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October 1, 2011:  The National Science Foundation has awarded a grant to Maureen Neiman and John Logsdon of the University of Iowa with a subaward to Jeffrey Boore of Genome Project Solutions entitled "Genomic Consequences of Asexuality". This will enable us to determine the complete genome sequence of the snail Potamopyrgus antipodarum, to interpret many features of genome evolution, and to identify patterns of genomic variation across the species.

ABSTRACT of the award:

Sexual reproduction is more costly than asexual reproduction, yet nearly all organisms reproduce sexually at least some of the time. Why is sexual reproduction so common despite its costs? Are there significant evolutionary consequences of asexual reproduction? What are the effects of sexual reproduction or its absence on the evolution of genes and genomes? Despite decades of study, these and related questions remain unanswered. Established genetic model systems such as fruit flies and yeast have provided important insights into the genetic and genomic consequences of sex and recombination. However, these systems are limited because they do not offer the ability to make direct comparisons between sexual and asexual organisms--and their genomes--from the same natural populations with similar genetic background and environmental history. This project will use a different organism, Potamopyrgus antipodarum, a New Zealand snail, which has both sexual and independently-derived asexual lineages that make it ideally suited to address fundamental evolutionary questions of how genes and genomes evolve in the absence of sexual reproduction. This research will take advantage of the unique strengths of P. antipodarum and extend them to the genomic level, generating novel insights into the genetic consequences of sexual reproduction and its absence. Analyzing sexual and asexual lineages will make it possible to catch mutation accumulation and gene loss in the act. This research will also provide key steps forward in developing P. antipodarum into a powerful model system for many important biological questions, from host-parasite dynamics to ecotoxicology. Since a key unique element of sexual reproduction is the rapid generation of genetically diverse offspring, research outcomes will also illuminate the extent to which the preservation of genetic diversity within populations, species, and ecological communities is integral to the preservation of biological diversity.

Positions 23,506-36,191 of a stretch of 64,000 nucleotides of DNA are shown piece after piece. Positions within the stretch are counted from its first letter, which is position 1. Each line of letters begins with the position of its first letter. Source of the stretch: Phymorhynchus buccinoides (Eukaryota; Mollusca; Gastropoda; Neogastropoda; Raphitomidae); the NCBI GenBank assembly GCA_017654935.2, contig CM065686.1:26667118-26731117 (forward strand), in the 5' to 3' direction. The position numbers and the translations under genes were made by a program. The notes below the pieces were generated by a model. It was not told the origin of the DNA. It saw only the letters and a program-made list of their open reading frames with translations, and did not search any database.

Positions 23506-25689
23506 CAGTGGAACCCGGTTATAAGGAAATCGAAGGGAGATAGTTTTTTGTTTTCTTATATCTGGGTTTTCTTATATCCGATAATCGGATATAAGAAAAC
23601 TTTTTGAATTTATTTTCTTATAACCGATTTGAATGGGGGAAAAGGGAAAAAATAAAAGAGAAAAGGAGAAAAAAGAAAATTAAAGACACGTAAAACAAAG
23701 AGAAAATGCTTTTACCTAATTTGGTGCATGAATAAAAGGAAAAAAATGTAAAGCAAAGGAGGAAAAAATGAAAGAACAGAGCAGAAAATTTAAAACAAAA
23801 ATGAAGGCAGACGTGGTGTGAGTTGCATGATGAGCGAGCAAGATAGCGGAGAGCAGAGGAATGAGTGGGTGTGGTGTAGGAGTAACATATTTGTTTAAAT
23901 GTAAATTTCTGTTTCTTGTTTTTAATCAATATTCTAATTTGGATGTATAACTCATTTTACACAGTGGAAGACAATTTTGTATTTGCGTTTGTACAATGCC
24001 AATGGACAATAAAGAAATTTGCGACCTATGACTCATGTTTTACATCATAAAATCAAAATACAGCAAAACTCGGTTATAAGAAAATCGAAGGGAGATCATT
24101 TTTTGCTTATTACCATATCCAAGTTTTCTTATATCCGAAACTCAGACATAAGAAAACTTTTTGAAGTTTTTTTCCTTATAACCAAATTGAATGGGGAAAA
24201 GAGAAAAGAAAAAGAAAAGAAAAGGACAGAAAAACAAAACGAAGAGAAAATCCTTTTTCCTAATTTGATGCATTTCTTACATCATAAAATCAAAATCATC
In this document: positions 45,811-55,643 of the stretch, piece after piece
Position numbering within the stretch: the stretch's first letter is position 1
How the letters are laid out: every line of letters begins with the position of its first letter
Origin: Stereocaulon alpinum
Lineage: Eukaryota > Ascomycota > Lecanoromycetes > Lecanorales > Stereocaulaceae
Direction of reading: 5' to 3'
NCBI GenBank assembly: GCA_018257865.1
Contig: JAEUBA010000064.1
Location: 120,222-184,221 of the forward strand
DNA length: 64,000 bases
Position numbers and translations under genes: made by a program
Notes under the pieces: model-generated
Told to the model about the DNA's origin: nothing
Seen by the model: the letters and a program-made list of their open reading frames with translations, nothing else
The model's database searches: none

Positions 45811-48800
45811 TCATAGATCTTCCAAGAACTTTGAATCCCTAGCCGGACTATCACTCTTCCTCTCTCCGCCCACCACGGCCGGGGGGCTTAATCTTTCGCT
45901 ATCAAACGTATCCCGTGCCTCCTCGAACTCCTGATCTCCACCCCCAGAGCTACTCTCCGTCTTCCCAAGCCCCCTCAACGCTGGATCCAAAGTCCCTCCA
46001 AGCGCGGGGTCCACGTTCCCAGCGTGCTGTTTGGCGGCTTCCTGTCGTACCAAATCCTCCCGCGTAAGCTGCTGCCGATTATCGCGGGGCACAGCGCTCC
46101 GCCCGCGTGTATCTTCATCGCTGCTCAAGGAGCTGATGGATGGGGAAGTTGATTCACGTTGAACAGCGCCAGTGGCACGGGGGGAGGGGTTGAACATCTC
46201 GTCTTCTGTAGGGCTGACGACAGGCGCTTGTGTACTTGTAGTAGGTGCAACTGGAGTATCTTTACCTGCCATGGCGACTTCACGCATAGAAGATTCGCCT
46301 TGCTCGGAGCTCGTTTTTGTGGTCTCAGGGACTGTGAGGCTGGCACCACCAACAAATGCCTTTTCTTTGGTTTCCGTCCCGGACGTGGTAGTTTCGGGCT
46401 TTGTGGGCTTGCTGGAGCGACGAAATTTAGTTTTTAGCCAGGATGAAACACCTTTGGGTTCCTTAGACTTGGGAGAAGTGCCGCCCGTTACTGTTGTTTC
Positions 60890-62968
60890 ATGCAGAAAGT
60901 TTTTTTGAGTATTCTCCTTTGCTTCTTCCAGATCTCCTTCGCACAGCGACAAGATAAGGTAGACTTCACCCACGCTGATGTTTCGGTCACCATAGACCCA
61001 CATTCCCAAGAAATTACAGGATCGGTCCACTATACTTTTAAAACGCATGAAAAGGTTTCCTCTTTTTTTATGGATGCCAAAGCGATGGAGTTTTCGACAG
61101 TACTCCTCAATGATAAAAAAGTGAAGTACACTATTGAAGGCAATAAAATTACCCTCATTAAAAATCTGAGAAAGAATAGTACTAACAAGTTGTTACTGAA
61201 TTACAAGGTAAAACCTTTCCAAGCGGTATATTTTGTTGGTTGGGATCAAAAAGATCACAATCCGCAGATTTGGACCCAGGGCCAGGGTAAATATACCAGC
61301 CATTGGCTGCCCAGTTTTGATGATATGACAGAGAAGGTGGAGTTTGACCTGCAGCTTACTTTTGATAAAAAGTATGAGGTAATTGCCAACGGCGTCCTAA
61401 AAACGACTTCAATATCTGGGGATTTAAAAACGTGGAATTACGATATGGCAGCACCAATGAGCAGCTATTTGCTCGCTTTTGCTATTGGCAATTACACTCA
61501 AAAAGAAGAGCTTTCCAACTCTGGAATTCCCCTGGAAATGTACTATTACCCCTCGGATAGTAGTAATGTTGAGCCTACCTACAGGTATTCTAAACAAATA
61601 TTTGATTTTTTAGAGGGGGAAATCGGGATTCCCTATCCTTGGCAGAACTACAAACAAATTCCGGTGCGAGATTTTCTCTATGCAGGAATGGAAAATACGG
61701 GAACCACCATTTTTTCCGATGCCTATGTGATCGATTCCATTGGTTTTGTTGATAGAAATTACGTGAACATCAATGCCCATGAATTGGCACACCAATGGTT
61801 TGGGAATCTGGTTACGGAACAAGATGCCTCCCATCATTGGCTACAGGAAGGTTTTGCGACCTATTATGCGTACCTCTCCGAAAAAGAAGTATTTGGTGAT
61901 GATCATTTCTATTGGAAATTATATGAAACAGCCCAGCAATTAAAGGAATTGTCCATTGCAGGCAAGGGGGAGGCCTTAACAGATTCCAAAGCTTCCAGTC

This is award number 1122176. Information on this award from the National Science Foundation can be found here.


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